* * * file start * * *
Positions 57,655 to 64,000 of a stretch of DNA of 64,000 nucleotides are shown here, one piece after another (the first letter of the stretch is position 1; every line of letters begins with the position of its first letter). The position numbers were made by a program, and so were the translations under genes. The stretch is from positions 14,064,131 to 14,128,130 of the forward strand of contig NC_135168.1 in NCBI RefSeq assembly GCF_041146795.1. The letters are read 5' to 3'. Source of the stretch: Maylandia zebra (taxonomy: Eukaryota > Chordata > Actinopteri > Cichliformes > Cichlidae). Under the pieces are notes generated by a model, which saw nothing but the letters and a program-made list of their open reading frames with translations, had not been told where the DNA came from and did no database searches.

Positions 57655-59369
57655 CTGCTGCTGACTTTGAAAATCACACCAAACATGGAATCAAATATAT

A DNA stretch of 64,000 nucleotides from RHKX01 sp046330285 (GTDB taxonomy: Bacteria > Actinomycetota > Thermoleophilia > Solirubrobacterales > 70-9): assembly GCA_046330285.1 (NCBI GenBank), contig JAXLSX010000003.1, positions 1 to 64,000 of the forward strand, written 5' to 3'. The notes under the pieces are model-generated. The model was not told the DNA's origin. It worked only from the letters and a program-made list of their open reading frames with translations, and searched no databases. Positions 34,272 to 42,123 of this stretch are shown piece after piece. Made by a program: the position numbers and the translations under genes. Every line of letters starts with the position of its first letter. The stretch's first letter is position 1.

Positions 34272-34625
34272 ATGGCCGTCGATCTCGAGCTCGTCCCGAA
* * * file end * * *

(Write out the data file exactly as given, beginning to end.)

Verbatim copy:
Positions 57,655 to 64,000 of a stretch of DNA of 64,000 nucleotides are shown here, one piece after another (the first letter of the stretch is position 1; every line of letters begins with the position of its first letter). The position numbers were made by a program, and so were the translations under genes. The stretch is from positions 14,064,131 to 14,128,130 of the forward strand of contig NC_135168.1 in NCBI RefSeq assembly GCF_041146795.1. The letters are read 5' to 3'. Source of the stretch: Maylandia zebra (taxonomy: Eukaryota > Chordata > Actinopteri > Cichliformes > Cichlidae). Under the pieces are notes generated by a model, which saw nothing but the letters and a program-made list of their open reading frames with translations, had not been told where the DNA came from and did no database searches.

Positions 57655-59369
57655 CTGCTGCTGACTTTGAAAATCACACCAAACATGGAATCAAATATAT

A DNA stretch of 64,000 nucleotides from RHKX01 sp046330285 (GTDB taxonomy: Bacteria > Actinomycetota > Thermoleophilia > Solirubrobacterales > 70-9): assembly GCA_046330285.1 (NCBI GenBank), contig JAXLSX010000003.1, positions 1 to 64,000 of the forward strand, written 5' to 3'. The notes under the pieces are model-generated. The model was not told the DNA's origin. It worked only from the letters and a program-made list of their open reading frames with translations, and searched no databases. Positions 34,272 to 42,123 of this stretch are shown piece after piece. Made by a program: the position numbers and the translations under genes. Every line of letters starts with the position of its first letter. The stretch's first letter is position 1.

Positions 34272-34625
34272 ATGGCCGTCGATCTCGAGCTCGTCCCGAA